Monday, April 02, 2007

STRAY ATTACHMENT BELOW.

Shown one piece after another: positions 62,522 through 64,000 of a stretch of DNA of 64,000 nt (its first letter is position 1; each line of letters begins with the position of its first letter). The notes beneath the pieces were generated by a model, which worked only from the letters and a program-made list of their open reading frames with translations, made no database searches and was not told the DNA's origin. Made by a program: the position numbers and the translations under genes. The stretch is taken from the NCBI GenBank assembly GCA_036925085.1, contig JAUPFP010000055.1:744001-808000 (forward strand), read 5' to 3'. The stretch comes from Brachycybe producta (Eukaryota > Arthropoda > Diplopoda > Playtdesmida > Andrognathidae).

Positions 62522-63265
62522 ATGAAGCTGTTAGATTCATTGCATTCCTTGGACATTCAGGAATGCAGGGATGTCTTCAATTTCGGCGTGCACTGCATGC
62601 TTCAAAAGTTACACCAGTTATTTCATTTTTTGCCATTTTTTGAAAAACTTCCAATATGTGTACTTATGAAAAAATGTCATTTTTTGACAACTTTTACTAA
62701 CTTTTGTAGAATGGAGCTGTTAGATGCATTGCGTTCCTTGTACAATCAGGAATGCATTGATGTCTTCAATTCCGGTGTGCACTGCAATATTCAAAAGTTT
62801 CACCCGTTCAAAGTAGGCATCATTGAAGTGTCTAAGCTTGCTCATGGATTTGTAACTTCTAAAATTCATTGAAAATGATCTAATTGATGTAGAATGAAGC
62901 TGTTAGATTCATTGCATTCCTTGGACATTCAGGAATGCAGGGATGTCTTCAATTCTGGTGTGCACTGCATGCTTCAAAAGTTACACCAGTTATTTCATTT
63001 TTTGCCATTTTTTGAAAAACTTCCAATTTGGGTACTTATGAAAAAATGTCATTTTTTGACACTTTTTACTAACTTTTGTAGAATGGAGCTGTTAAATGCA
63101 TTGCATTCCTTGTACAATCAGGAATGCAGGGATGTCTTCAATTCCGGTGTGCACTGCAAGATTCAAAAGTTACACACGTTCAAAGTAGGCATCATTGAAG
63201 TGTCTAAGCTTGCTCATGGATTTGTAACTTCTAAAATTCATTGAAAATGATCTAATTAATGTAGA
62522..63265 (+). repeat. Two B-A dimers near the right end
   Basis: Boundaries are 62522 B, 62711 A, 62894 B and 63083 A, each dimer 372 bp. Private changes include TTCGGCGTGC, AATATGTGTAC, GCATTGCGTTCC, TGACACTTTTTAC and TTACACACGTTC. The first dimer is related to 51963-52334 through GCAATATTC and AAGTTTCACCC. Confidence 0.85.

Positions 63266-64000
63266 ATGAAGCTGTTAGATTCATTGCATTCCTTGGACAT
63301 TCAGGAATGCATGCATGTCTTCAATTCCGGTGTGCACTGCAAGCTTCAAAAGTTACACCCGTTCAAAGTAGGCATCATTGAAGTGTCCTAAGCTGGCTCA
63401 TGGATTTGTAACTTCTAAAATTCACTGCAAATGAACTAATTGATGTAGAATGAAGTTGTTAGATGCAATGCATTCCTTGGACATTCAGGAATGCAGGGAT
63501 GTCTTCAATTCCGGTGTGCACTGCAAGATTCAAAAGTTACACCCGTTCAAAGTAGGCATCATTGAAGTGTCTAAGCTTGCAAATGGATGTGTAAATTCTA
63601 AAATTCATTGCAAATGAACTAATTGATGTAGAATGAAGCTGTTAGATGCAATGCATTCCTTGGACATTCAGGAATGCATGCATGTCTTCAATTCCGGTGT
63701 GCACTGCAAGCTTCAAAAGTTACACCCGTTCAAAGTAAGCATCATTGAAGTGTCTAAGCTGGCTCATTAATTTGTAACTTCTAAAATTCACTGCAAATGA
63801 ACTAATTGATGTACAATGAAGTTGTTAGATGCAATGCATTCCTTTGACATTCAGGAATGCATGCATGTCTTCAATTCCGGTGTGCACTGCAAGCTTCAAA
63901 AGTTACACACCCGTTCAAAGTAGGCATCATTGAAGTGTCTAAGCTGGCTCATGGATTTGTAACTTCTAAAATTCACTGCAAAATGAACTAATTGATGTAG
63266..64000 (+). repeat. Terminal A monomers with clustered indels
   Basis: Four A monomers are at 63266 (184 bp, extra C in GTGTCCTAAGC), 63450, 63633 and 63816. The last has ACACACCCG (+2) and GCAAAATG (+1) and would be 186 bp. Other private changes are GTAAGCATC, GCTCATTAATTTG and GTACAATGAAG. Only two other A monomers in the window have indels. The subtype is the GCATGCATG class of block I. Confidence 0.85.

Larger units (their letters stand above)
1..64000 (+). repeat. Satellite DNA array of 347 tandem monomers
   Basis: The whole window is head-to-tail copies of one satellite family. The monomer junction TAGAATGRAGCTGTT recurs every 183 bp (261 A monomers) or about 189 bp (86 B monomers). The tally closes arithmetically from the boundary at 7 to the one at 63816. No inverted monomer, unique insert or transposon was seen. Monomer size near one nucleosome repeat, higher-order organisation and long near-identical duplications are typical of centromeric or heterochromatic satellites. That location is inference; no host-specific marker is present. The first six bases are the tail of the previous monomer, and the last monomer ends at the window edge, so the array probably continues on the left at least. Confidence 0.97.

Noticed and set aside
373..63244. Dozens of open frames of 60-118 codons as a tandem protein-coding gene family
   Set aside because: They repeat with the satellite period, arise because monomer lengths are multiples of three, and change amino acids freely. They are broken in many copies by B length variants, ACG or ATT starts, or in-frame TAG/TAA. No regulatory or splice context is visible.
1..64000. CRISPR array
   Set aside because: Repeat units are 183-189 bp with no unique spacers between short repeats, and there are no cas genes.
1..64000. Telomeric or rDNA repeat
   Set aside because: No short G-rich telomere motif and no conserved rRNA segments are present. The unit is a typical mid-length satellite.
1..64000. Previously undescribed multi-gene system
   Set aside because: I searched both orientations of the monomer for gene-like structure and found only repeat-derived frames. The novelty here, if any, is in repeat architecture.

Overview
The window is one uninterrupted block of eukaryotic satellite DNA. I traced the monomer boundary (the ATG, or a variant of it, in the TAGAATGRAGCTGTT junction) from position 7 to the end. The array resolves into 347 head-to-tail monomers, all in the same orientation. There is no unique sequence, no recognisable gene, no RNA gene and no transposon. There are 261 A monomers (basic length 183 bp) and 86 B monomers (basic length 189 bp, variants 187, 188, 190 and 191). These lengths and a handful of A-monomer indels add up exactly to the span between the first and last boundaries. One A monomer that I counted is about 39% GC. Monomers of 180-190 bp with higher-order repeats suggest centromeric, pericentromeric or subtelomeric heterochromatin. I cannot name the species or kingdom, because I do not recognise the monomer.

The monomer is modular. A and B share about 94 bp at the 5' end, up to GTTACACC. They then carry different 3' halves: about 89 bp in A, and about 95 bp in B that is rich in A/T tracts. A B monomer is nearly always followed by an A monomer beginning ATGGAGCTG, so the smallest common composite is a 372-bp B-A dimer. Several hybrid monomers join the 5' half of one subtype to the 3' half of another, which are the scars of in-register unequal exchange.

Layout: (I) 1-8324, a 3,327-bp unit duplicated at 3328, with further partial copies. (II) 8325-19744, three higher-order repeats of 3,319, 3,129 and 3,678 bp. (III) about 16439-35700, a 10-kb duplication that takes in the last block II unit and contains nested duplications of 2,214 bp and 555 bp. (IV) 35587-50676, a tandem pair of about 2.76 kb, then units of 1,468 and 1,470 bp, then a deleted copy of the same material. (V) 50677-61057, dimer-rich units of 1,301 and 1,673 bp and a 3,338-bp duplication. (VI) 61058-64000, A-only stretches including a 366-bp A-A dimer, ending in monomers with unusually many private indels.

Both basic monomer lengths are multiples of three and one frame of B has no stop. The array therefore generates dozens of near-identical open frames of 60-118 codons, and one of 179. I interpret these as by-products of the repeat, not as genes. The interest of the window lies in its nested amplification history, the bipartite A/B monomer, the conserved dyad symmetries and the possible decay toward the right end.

Gino DiIorio's play, Apostasy, left me confused about a lot of things, but the one that stayed with me--and this is a bad sign--is wondering why it was such a surprise for a self-defined agnostic to convert to Christianity rather than defaulting to the lackadasical and irrelevant Judaisim (a dead horse in this play, if ever there were one). Frances Hill does some nice work staging the play (a dead horse itself, for the most part), and I enjoyed the sterile, state-of-the-art feel of Roman Tatarowicz's "come-die-here" cancer ward (a private Westchester hospice). When the actors weren't over-the-top, the dialog spun nicely, but it didn't go anywhere, and there was very little substance to this play: it might just as well have been called Entropy. There's medicinal pot, an abortion-clinic manager, and a televangelist . . . in the same room . . . and I'm still not laughing.

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